Our focused community health program works at a local level assessing needs, providing basic care, developing resources and collaborating with regional organizations to improve the overall health of those in underserved communities, especially in urban slums and remote rural areas.
UPDATE: The surrounding physical environment impacts the health of this community. Sanitation is a major threat to the health of the children at Good Samaritan in the Mathare slums. An open sewer runs in front of the compound and the children sometimes play near or in the contaminated water. ACOHF is helping to finance new culverts in this immediate area to protect the children from these dangerous and unsanitary conditions.
In June 2013 ACOHF provided support for a community health team from Loyola University Chicago Nursing School , Chiro One Wellness Centers in Chicago, and Regina Pacis University College Nursing School in Nairobi to provide some initial assessment and medical health care for orphans in the Mathare slums. The most common ailments found in these children were skin diseases, fungal infections, worms and parasites. The team took in medical supplies and provided basic treatment to these children. A chiropractor also assessed and adjusted the children as needed for disorders of the musculoskeletal system, which affect general health with back pain, neck pain, pain in the joints of the arms or legs, and headaches.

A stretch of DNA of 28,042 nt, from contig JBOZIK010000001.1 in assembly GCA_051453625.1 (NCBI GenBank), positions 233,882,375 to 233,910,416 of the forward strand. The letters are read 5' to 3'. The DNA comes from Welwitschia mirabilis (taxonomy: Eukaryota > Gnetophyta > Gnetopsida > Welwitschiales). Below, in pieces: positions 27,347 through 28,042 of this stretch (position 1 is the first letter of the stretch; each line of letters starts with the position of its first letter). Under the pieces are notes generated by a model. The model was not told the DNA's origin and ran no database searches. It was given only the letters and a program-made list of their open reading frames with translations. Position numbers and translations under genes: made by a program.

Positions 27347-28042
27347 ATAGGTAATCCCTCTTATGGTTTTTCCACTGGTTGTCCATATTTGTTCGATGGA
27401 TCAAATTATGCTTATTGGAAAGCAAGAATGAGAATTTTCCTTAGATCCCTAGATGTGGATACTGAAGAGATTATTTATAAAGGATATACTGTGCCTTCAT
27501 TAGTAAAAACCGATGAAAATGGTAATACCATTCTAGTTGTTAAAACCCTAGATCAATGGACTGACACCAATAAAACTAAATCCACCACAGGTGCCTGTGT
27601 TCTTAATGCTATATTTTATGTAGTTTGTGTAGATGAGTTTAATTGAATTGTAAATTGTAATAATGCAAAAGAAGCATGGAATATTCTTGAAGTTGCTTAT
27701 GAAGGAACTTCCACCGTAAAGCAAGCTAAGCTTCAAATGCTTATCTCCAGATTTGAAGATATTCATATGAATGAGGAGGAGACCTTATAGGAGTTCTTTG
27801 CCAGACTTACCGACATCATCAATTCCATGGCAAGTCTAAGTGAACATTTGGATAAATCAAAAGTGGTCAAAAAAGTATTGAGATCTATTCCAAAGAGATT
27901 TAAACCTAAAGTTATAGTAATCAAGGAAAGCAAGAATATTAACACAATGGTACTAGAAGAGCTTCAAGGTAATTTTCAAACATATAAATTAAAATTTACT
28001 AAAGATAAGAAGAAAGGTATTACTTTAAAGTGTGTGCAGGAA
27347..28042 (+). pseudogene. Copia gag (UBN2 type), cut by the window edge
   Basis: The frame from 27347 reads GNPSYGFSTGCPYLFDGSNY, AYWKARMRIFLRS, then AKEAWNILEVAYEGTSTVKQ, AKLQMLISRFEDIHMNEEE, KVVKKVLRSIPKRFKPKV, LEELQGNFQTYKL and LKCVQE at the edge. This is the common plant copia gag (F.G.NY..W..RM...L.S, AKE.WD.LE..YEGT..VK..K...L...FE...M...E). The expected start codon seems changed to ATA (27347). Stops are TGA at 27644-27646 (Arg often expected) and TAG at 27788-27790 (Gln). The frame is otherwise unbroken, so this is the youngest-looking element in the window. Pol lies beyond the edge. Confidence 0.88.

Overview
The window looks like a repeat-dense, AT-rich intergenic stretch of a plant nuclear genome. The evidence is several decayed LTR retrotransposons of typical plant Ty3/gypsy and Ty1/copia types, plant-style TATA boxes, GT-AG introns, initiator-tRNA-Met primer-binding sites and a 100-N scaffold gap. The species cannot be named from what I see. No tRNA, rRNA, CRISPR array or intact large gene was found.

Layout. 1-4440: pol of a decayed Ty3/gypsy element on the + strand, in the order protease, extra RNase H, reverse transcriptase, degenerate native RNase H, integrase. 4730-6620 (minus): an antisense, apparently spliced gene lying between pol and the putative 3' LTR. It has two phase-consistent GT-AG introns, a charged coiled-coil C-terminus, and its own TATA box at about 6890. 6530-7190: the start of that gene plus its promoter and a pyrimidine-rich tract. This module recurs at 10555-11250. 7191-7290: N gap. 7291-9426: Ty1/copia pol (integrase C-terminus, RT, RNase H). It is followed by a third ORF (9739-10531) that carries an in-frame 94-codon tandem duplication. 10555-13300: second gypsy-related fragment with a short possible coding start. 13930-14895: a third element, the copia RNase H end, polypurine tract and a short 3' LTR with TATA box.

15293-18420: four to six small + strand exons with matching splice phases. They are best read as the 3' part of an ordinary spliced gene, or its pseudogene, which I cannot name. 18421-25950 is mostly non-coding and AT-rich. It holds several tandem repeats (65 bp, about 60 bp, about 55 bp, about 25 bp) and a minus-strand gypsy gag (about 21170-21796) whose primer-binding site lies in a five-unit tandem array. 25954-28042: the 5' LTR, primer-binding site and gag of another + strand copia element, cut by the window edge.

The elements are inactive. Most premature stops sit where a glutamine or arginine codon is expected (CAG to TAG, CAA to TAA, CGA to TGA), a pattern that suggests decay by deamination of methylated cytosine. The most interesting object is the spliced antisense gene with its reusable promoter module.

HOW YOU CAN HELP
A community health team from Chicago will be returning to Kenya in 2014 to provide health assessment and basic care to the children at Good Samaritan in the Mathare slums and in rural Meru. This team will include Dr. Katrina Ordonez, chiropractor and nutritionist, and Dr. Nicole St. Jean, child psychologist. Click here to support the 2014 medical team.